Tuesday, 6 November 2012

Only One Way Out

It's been a while since a story has got its hooks into me, got them in deep enough that I know I won't be able to shake it off until its done. This one has though so, in my tradition, I'm very happy to present the opening of my current work in progress, Only One Way Out. It's a ghost story set in an old people's home. With a fair wind it should be out later this month. Let me know what you think.

It started with a fire. Sam  was asleep in bed and he didn’t hear the crackle of the flames or smell the acrid smoke. If it hadn’t been for the nurse yelling at him to wake up he probably would have quite happily slept on until it overcame him and then none of what followed would have happened. Not to him at least.

But the nurse was there and he did wake him, Roberto the fat Italian pulling back his bed covers and urging him to get out of bed and down the stairs. As his eyes opened Sam saw one of the new girls whose name he hadn’t secured in his memory yet pushing poor May past his open bedroom door in a wheelchair. May was slack jawed and vacant looking as always, her frail old body clad in a nightie the pattern on which was a faded as her character.
“There’s a fire, Sam,” Roberto said. “in the kitchen. We need to get you out.”
Sam shook his head to clear it and swung his legs out of bed, he was old, 82 last birthday, but not nearly as incapable as some of them. Roberto held out one of his thick hairy arms and Sam pulled himself to his feet.
“Go,” he said once he was upright and steadied. “I’ll be okay. There are others that’ll have more need of you.”
Roberto hesitated.
“Go you bloody fool, I can get down the stairs, do it every morning.” He knew that there’d only be three of them on the night shift. The building was home to forty odd old buggers like him and probably only half of them could walk. If the fire was anything much worse than burnt toast setting off the smoke detectors they might have trouble.
“Go,” he said again and Roberto moved this time, heading to the door. He turned back when he reached it and looked at Sam. “Be careful,” he said, ”don’t try to be a hero, just get yourself out. The firemen will be here soon.”
Sam let out a short bark of a laugh and waved the other man away. Hero? he thought as Roberto left at last. Fat chance of that. Now that he was standing his bladder felt uncomfortably full and he worried that he might not manage to get to the front door of the building without pissing in his pyjamas. That wasn’t something he did, he might be old but he wasn’t hopeless. Still if he survived tonight he might rethink the time he had his last cup of tea in the evening. He could hear the fire now.The distant crackle of it. It was a long time since he'd heard that sound on anything other than the TV. In his youth he'd been a keen camper and expert maker of bonfires,  he'd loved the primal act of producing flames from nothing. It always felt to him like the simple process gave him a link back to his ancestors through the ages. That was all a long time ago though. Now he was practically an ancestor himself. An almost forgotten relic to be looked upon with polite curiosity by the younger generations.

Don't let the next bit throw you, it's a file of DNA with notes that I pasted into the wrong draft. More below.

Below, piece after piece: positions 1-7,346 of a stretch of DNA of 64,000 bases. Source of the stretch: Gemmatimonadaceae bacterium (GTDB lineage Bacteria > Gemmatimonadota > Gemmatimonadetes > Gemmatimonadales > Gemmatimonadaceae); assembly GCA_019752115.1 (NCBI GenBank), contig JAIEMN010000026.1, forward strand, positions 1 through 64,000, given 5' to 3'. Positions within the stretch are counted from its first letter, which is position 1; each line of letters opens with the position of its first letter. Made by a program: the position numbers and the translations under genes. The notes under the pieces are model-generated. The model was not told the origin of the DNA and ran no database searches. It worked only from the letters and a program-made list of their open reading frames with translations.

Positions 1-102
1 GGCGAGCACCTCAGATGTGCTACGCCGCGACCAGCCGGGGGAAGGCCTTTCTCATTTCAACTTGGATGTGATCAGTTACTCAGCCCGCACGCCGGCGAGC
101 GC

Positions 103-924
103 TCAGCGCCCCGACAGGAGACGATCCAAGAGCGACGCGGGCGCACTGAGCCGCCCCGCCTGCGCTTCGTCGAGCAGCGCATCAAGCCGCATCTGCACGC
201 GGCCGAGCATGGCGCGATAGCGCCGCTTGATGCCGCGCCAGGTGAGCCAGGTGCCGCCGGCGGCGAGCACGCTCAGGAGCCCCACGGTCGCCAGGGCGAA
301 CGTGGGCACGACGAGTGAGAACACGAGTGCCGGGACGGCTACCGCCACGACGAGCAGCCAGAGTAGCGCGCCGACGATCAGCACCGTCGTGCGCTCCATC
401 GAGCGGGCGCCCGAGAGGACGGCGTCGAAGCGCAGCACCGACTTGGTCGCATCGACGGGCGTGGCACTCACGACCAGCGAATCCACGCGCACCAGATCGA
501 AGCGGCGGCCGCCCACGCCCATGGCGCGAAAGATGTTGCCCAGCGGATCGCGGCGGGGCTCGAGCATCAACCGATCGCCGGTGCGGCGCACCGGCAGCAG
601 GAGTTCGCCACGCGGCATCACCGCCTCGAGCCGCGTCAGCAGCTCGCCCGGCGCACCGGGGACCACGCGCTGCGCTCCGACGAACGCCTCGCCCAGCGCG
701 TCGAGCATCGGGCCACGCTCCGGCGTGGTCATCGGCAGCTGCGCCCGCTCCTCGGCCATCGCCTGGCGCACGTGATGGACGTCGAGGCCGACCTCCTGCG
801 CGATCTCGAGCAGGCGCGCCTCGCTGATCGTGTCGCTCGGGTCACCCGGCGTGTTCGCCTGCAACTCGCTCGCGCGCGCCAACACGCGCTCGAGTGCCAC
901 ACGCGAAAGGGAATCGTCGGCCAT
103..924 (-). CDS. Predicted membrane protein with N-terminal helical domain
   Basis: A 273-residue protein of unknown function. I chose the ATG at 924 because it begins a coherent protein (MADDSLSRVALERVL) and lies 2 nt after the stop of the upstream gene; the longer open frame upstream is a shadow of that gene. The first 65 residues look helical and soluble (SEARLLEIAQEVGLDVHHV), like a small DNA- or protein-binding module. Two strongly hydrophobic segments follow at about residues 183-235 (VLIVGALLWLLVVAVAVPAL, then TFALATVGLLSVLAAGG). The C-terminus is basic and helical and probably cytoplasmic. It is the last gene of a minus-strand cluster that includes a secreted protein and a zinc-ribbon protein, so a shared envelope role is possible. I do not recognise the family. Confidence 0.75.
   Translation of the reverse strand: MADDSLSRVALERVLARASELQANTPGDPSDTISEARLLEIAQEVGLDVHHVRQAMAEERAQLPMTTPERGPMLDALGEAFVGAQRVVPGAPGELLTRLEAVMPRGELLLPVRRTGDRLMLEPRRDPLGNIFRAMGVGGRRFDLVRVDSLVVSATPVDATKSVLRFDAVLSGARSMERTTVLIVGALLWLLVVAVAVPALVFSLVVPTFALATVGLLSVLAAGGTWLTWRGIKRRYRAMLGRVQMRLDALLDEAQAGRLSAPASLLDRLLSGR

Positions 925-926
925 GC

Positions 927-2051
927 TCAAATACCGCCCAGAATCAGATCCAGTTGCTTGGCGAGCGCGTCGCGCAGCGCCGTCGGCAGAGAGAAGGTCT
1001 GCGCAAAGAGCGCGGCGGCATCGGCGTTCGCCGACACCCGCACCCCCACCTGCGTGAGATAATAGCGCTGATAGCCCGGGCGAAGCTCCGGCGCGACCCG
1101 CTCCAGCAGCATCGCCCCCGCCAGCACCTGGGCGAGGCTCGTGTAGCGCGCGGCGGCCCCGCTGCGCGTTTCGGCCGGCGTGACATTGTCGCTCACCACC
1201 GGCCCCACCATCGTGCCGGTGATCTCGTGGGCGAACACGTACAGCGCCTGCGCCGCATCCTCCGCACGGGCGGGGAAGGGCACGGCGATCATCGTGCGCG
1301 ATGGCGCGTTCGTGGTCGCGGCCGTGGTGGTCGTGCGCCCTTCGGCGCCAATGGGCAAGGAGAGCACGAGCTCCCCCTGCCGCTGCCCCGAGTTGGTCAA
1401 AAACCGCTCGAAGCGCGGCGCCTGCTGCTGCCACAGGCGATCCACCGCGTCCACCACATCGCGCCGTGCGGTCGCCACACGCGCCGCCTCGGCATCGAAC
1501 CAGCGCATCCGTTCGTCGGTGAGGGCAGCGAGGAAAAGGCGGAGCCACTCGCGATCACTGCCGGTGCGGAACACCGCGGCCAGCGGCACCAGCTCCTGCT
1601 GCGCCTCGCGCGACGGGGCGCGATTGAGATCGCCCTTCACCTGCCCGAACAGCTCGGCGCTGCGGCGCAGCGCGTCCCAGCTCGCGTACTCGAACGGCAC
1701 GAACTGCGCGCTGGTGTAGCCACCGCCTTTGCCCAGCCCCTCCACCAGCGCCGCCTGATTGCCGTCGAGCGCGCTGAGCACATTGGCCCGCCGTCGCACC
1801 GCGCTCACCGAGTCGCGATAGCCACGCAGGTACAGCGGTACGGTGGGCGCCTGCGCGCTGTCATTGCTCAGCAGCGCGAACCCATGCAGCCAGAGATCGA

He hadn’t been lying when he’d told Roberto he could make make it downstairs.  He really did do it every morning,  it was a matter of pride for him that he got himself up and washed and shaved and dressed and down to the breakfast table without any interference. Whether he could do it before the whole building was razed to the ground was another matter entirely. The journey from his bedroom door to dining room took him 3 minutes on a good day.  He timed it,  standing in his doorway until the sweeping second hand of his watch hit 12 before he set off. He didn’t do it when anyone was around, he didn’t want them to think he was losing it, but he did do it, every day, waiting until the landing sounded clear before he set off. When he got to the breakfast table and sat down he’d glance at his watch under the table and make a mental note of the time. He’d carry that number carefully in his head like a precious thing until he was sitting in an armchair with a newspaper later and then he’d write it in the margin while he was trying to do the crossword. The act of remembering the number for that 40 to 50 minute stretch was as important to him as any improvement he might make in the time that slow painful walk down the stairs took. Those two things together were the most important part of his day, they proved to him that he was still trying, still fighting, not giving in like some of the old farts clogging up the place. The day he gave up on that fight was the day they could carry him out of there in a box. When he’d first moved in there four years previously he’d kidded himself that it was just for a month, just some time to get back on his feet after the operation. The month had become two and then four and then six and now he knew he was there til the day he died. That was the only way out.

No comments:

Post a Comment